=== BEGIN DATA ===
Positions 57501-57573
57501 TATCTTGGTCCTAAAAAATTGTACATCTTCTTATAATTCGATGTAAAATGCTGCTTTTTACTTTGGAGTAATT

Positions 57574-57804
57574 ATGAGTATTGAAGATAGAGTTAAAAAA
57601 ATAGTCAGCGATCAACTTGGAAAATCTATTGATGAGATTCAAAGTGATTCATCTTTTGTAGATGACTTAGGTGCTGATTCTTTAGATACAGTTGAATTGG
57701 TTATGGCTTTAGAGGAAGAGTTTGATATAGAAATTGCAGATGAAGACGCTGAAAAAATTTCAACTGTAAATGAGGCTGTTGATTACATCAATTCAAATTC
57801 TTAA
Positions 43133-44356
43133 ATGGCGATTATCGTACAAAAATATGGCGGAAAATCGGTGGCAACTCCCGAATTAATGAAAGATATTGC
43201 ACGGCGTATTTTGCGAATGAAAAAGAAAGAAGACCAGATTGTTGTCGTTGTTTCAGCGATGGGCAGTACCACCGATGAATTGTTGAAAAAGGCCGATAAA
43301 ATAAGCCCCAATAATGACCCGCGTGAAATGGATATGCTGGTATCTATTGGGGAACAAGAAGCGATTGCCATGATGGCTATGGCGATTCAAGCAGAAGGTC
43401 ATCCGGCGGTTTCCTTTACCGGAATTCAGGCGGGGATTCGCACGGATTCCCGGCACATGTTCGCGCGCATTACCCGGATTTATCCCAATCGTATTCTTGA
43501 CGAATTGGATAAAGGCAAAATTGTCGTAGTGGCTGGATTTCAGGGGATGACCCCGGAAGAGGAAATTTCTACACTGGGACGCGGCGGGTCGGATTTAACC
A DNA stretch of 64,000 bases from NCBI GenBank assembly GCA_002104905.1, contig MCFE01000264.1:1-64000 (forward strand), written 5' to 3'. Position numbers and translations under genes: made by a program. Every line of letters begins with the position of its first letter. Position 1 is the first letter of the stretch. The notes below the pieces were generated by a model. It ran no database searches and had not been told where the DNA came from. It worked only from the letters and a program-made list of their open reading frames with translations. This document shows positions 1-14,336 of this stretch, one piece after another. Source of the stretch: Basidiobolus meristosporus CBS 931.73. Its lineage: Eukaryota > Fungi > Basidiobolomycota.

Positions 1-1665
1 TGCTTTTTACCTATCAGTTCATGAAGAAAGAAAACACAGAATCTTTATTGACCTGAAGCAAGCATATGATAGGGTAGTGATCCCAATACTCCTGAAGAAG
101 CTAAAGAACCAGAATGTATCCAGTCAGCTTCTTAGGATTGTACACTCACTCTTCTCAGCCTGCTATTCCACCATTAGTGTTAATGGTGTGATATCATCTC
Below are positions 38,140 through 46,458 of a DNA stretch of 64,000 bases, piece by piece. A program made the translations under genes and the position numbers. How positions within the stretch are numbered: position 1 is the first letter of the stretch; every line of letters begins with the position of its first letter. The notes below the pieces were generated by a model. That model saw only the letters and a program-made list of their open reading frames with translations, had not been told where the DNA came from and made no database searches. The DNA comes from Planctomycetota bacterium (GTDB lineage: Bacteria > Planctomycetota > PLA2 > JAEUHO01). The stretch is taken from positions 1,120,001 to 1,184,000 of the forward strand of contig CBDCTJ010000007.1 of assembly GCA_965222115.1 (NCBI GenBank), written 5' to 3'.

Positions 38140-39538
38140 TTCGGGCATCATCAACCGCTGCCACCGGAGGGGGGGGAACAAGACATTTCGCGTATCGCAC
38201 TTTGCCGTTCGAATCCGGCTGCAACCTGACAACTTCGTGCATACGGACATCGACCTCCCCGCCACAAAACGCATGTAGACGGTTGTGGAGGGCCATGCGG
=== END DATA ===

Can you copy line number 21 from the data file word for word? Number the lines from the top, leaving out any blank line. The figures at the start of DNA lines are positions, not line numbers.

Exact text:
38201 TTTGCCGTTCGAATCCGGCTGCAACCTGACAACTTCGTGCATACGGACATCGACCTCCCCGCCACAAAACGCATGTAGACGGTTGTGGAGGGCCATGCGG